Data Model: Ordering

This document is part of a series on tricky choices in IPLD design.

Maps in IPLD are typically order-preserving: if you put data into them in some order, you can expect that the iterators will return that information in the same order; and transformation functions will generally operate on data without reordering it.

(Lists are of course also order-preserving. However, that's generally considered a bit less worthy of remark. We'll spent most of this document focusing on the situation for maps.)

This is sometimes a subject of contention, so in this document, we'll go over why it's useful (if not outright necessary) to define maps this way in IPLD.

We'll also go over what you might do as a library author and a user to interact with this most productively.


Order-Preserving is the Default

Order-preserving is the default behavior, and what you should expect unless otherwise specified.

Libraries May Vary

Library implementations may make their own choices. We would likely say that a library that doesn't support order preservation is not a fully spec-compliant IPLD library, but that doesn't mean it's not possible for such a library to exist.

(Such a library may even still be fully spec-compliant in some limited subset of cases, such as when only using codecs that also have strict sorted orders, for example.)

ADLs may have discretionary ordering

ADLs sometimes have stable but unusual orders that are based on details of their internal structures and algorithms.

For one example, HAMTs do not preserve order, but do have a stable and deterministic order... and yet it is also not a sorted order: rather, it is based on the hashes of the keys of the map.

Codecs may impose sorted orders

Some Codecs have strict map entry ordering rules.

For example, DAG-CBOR has a canonical sorted order which is based on the CBOR RFC's recommended sorting.


Why do we say that order-preserving is the default? Why do we also say that discretionary rules may override this in certain contexts?

  1. Ordering is more fundamental than not.
    • Serial data has an order! Bytes cannot be rearranged without consequence!
    • Hashes change when the ordering of data changes, because hashes are based on serial data. This affects everything in a system like IPLD.
    • This argues that order-preservation should be the default, and preferred whenever possible.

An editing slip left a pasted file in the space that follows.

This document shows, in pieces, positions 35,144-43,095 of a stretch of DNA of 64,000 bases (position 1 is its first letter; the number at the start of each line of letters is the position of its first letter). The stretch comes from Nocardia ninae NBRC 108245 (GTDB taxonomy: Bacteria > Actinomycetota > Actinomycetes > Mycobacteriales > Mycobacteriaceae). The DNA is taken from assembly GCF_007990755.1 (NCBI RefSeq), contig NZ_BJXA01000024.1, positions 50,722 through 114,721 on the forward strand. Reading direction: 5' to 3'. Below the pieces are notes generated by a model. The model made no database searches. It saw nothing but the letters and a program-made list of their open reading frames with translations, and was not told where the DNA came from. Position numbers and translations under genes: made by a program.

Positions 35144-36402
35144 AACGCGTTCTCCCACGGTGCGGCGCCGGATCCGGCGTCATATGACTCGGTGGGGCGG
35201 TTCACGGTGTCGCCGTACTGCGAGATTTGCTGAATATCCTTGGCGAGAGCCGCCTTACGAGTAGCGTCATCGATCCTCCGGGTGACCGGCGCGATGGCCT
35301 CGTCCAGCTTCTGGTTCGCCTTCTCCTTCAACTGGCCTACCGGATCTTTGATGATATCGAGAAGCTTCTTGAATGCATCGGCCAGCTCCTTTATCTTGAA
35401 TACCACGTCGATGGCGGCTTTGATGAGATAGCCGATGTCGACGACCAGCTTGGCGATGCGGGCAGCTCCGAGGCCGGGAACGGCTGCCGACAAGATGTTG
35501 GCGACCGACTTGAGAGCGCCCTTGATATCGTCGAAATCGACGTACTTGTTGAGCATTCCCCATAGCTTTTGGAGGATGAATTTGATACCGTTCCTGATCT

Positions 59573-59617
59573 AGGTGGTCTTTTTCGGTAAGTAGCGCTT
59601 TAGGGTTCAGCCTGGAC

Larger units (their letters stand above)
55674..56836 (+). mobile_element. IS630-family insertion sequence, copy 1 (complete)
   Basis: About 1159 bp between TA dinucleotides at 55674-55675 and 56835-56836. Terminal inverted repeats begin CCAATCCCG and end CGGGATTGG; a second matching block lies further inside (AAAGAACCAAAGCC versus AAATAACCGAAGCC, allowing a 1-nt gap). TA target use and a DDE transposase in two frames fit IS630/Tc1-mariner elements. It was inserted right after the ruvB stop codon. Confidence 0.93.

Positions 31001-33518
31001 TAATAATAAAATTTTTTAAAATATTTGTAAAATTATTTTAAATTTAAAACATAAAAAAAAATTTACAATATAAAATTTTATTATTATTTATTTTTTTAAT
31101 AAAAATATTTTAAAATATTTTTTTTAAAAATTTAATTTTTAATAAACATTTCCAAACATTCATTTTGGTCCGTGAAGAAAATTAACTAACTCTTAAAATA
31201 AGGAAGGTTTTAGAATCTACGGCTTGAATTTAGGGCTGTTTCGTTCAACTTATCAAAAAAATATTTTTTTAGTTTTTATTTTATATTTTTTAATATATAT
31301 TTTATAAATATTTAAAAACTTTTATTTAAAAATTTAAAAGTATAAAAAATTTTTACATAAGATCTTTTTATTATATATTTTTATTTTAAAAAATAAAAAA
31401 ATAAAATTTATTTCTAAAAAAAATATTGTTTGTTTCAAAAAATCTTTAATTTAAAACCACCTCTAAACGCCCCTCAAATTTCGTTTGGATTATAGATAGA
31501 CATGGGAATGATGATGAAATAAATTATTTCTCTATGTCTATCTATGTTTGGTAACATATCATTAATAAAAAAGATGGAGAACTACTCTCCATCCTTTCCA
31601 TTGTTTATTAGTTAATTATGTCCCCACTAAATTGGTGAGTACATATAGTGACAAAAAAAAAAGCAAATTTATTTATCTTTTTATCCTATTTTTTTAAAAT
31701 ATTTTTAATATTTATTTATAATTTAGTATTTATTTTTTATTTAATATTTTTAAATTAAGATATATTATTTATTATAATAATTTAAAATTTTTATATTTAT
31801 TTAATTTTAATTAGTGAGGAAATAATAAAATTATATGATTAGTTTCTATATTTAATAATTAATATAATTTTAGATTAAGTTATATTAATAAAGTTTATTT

2. Streaming operations are only possible when preserving order.
    • Tools that only work on sorted data can only start outputting results after completely loading all input. This is necessarily true, because otherwise, it's possible that the first-when-sorted data comes at the end of a stream of input; in that worse-case scenario, an algorithm either must have buffered entirely up until that point, or if it has been streaming, must halt unexpectedly.
    • This argues that order-preservation should be the default, and preferred whenever possible.
  3. Unavoidably, some ADLs have opinionated data ordering (and it's not necessarily sorted).
    • e.g. HAMTs/CHAMPs have a natural ordering which is determined by their internal hashing scheme -- it's both an ordering, and it's not even a sorted one. We cannot change this because it's in the nature of their algorithms; so, it's best if our interfaces and standards understand and describe this.
    • This means that we cannot mandate order-preservation in all cases, nor can we mandate a single sorted order.
  4. Even codecs have specified various orderings.
    • e.g. the ordering used in DAG-CBOR (which was specified by an RFC that well predates IPLD) is not what most people consider an obvious or reasonable sorting. No other codec uses it. Yet, simultaneously, it's considered a standardized ordering. Therefore, by example, it is not particularly feasible for us to declare One True Sorted Ordering; there's too much disagreement in the field before we even begin.
    • This means that we cannot mandate order-preservation in all cases, nor can we mandate a single sorted order.
  5. People sometimes like their data to stay in the order they put it.
    • Consider the case for building "jq-like" data processing tools: IPLD libraries are should be generally suited for building such tools; and in examining this user story, we can observe that people seem to like tools which can operate streamingly and do not reorder their data without cause.
    • This argues that order-preservation should be the default, and preferred whenever possible.
  6. Order-preservation implementations result in the most reusable code and lowest total implementation effort.